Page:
If US regulators give the shots the go-ahead, it would be the first time a major Western country has extended the rollout of the Covid vaccine to children aged six months to five years. So far only China and a handful of other countries have offered Covid vaccines to this age group using alternatives to Moderna and Pfizer.
Moderna’s vaccine is about a quarter of the size of an adult dose and is for children under six in a two-dose schedule. Meanwhile, the Pfizer vaccine is about a tenth the size of an adult dose and is aimed at children under five in a three-dose schedule.
Both were found to be safe and effective, according to FDA briefing materials prepared for the advisory group.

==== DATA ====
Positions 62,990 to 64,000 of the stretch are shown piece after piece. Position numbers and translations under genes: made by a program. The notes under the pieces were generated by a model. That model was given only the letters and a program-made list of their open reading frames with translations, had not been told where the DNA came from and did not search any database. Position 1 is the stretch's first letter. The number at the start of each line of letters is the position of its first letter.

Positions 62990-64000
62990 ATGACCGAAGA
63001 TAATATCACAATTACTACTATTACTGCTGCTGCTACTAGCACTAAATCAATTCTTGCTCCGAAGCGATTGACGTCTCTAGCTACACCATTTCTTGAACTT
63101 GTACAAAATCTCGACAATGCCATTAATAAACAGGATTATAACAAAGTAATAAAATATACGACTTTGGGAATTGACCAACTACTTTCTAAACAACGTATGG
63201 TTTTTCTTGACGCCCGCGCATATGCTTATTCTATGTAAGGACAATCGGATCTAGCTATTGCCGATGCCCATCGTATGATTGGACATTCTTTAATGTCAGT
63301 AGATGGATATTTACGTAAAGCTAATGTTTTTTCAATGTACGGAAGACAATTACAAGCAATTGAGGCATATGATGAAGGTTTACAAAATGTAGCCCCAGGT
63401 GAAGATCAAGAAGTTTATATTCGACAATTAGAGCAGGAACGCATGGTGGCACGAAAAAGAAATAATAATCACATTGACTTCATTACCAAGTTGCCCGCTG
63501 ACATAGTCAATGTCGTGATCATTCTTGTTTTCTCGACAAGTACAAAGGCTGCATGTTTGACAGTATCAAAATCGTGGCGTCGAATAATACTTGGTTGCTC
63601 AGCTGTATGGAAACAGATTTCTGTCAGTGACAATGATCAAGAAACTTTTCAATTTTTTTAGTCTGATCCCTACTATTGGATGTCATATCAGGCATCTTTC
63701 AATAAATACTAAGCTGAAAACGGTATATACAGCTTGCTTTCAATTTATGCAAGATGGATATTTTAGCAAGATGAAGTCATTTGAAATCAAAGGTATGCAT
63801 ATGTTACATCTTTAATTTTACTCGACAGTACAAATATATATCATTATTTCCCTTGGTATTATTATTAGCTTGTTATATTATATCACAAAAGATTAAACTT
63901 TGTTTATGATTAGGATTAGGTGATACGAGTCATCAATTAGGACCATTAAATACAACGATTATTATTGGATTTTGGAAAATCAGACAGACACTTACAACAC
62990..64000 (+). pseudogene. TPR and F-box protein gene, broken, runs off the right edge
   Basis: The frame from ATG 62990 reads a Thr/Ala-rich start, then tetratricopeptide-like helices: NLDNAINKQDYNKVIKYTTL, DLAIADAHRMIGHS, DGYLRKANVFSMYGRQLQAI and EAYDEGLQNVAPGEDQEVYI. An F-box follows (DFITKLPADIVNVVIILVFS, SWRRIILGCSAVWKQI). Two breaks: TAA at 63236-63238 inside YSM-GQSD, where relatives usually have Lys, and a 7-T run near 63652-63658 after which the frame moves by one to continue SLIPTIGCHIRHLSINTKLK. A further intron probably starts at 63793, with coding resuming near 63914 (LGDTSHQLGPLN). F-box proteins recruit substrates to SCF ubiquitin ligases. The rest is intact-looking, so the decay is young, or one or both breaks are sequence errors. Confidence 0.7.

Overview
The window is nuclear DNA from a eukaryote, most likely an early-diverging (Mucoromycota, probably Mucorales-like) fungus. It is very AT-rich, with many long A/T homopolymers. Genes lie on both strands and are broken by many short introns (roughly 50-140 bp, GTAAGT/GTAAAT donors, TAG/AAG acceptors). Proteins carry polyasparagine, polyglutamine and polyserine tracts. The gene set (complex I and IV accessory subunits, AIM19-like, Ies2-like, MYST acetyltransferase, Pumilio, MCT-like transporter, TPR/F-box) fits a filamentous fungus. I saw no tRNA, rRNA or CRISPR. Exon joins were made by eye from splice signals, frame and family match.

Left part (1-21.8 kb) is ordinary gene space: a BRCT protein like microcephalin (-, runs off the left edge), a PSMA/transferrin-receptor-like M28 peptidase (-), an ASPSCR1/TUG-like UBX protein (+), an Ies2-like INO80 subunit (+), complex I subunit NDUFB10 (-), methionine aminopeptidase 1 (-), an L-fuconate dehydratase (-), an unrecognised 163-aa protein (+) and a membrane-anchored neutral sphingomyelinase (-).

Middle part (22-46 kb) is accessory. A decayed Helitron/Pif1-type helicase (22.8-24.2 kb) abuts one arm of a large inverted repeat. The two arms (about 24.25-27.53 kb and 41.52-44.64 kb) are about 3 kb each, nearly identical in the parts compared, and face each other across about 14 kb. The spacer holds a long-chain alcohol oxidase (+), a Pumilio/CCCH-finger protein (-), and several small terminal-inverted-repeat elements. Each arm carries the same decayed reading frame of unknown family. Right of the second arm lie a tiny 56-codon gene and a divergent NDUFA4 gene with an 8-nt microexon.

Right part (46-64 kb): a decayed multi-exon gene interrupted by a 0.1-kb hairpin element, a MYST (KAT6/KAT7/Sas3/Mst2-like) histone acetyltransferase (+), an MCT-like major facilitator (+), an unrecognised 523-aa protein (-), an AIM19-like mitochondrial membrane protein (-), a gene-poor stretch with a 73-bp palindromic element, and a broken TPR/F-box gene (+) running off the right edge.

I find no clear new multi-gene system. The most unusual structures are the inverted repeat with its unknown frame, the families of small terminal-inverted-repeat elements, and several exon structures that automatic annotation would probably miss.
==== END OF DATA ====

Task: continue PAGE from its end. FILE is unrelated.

Learn more about the FDA advisory committee’s decision here.
US stocks close higher after Federal Reserve raises interest rates
U.S. stocks and government bond prices rebounded from five straight days of declines on Wednesday after the Federal Reserve announced its biggest interest rate hike in nearly 30 years in a bid to fight stubborn inflation high.
The US central bank said it would raise the federal funds rate by 0.75 percentage points from its level of between 0.75% and 1%. This increase is the first of such magnitude since 1994.
Stocks hovered throughout the afternoon, but stabilized as investors focused on Fed Chairman Jay Powell’s assertion that such large rate hikes would not become commonplace.
The S&P 500 index oscillated between a loss of 0.4% and a gain of 2.7% before closing up 1.5% for the day, slightly ahead of where it was trading before the Fed’s announcement. The tech-dominated Nasdaq Composite jumped 2.5%.